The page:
On Thursday, November 23, the winner of the 2017 Newfoundland and Labrador Credit Union Fresh Fish Award will be announced. This week, we’re profiling the three talented WANL members who made the award’s shortlist.
Meet Terry Doyle!
Tell us about yourself and the type of writing you do, or that interests you.
I’m from the Goulds. I’m a stay-at-home-dad, and a plumber. I mainly write fiction, right now. Aiming for stories that are compelling, accessible, and hopefully feel true. I read almost exclusively fiction. Favourites lately are Michael Winter, George Saunders, and Lorrie Moore.
When did you start writing?
I started writing in my early 20s (I’m 35) and tried, unsuccessfully, to write a novel. Then I stopped. For a decade. In early 2016 my best friend got sick, and that prompted me to reevaluate my priorities, which led to me writing again. Because (a) it was therapeutic, and (b) life’s too short to not at least try to do what you really want.
What inspires your writing and keeps you motivated?
I’m inspired by the talent and passion that abounds in this city – not only in writing, but in all creative work. The arts community in St. John’s is more than one could hope for. Inspiring doesn’t even do it justice. I’m also inspired by previous failures – saying I’d do something and never again wanting to admit defeat. I’m doing it. Someway, somehow.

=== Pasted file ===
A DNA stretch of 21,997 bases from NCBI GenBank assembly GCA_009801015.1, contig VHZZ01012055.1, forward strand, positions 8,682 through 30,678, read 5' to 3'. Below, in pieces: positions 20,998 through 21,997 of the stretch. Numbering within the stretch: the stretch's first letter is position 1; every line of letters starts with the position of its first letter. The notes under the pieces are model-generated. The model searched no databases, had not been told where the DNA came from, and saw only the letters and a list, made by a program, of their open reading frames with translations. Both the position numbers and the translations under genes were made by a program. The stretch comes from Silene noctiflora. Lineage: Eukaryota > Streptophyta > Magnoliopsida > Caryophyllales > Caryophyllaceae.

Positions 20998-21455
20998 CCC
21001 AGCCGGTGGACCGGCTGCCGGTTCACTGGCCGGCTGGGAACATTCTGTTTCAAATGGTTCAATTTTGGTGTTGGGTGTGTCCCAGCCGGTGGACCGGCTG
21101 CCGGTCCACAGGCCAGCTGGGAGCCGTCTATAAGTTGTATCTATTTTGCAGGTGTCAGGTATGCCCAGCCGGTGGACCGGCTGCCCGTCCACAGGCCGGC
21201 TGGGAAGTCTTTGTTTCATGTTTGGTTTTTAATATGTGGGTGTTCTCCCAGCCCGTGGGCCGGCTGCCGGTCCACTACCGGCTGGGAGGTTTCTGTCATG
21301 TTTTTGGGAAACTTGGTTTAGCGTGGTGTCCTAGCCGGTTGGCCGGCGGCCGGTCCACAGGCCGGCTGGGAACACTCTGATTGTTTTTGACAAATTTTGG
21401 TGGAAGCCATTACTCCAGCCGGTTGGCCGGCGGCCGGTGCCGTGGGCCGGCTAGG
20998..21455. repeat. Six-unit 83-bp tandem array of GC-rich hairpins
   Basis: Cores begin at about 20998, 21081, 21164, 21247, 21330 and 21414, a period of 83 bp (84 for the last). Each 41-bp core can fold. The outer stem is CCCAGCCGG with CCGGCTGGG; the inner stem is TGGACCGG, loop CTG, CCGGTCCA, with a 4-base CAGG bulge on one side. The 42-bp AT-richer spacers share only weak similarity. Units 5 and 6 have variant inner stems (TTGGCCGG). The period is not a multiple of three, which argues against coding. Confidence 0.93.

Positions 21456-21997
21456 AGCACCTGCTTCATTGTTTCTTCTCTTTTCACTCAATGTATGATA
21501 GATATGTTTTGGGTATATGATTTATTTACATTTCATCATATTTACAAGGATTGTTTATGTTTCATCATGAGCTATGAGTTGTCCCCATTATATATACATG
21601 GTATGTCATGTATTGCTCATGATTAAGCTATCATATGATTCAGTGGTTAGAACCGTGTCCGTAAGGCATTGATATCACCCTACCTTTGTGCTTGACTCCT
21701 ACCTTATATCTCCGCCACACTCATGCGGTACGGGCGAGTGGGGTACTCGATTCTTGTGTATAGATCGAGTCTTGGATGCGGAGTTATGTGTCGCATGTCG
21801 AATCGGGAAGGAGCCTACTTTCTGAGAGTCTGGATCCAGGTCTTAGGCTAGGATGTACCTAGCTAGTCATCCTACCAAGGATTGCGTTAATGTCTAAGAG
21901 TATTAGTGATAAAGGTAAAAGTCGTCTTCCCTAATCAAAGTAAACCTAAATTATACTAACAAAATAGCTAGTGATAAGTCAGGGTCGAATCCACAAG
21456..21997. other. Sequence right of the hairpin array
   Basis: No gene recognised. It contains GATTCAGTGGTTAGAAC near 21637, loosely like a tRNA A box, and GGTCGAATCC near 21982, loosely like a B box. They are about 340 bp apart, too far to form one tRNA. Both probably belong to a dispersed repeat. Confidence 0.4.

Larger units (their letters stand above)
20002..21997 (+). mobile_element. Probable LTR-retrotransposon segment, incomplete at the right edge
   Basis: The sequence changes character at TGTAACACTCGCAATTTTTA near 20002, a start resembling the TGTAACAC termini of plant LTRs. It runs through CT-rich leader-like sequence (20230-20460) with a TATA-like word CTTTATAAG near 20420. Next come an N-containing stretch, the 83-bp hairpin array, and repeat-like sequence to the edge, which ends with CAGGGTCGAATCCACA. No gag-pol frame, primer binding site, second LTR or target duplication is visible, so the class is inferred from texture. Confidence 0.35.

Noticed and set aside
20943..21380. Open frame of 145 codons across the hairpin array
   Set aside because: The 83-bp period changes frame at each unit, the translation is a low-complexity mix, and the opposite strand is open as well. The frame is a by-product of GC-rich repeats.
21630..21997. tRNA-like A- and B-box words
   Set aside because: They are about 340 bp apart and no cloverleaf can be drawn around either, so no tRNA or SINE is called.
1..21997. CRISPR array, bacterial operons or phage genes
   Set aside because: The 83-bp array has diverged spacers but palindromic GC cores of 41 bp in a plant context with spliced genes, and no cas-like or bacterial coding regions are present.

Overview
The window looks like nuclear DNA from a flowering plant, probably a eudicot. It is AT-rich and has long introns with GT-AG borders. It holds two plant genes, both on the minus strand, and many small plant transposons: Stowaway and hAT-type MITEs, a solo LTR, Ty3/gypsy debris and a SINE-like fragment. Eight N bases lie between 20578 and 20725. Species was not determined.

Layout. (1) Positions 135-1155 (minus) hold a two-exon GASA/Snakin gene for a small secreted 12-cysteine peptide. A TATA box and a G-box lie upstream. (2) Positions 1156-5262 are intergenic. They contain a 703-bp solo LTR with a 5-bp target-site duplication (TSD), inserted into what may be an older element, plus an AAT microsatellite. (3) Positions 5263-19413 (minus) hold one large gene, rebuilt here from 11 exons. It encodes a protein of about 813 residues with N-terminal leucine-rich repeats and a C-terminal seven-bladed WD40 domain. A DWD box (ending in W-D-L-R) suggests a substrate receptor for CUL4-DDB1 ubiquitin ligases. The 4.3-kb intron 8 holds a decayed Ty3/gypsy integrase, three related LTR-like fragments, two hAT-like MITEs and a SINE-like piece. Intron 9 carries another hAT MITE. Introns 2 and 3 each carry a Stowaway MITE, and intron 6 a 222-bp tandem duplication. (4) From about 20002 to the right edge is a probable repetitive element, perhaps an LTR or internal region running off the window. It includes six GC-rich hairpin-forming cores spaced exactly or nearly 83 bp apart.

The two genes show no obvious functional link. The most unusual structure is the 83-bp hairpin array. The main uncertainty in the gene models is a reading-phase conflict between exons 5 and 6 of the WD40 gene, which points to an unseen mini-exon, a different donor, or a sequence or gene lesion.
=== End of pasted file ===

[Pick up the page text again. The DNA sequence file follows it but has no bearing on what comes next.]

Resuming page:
How do you recharge your creative batteries?
I recharge by playing ice hockey, playing Legos with my son, Burgess, and by getting a coffee and thrift shopping with my partner, Allison. And I read.
Are there people and activities that have helped you advance your writing?
I’ve been helped by so many I know I’ll miss someone. First, Meg Coles directed me to WANL, where I met Carmella Gray-Cosgrove, who was so warm and generous, and who then wrangled me an invitation to my writing group, The Naked Parade, who’ve been instrumental in making the last year productive and bright. Carmella also suggested I take courses at MUN, where I found the tutelage of Lisa Moore (!!!), in whose classes most of these stories [in the Fresh Fish manuscript] were born. I’ve also had the privilege to be awarded one of WANL’s mentorship programs, where I’ve worked one-on-one with Ed Kavanagh. Additionally, I’m incredibly lucky to have met and befriended Amy Donovan and Susie Taylor who both chat with me almost daily – connected as we are by our solitary endeavors – keeping me from wandering too far into my cave of stories.
Any advice or recommendations for future submitters to Fresh Fish?
Find or start a writing group. And take some of the creative writing workshops at Memorial. Feedback is essential, both giving and receiving. Other than that? Take it seriously. Art is Work. So work at it.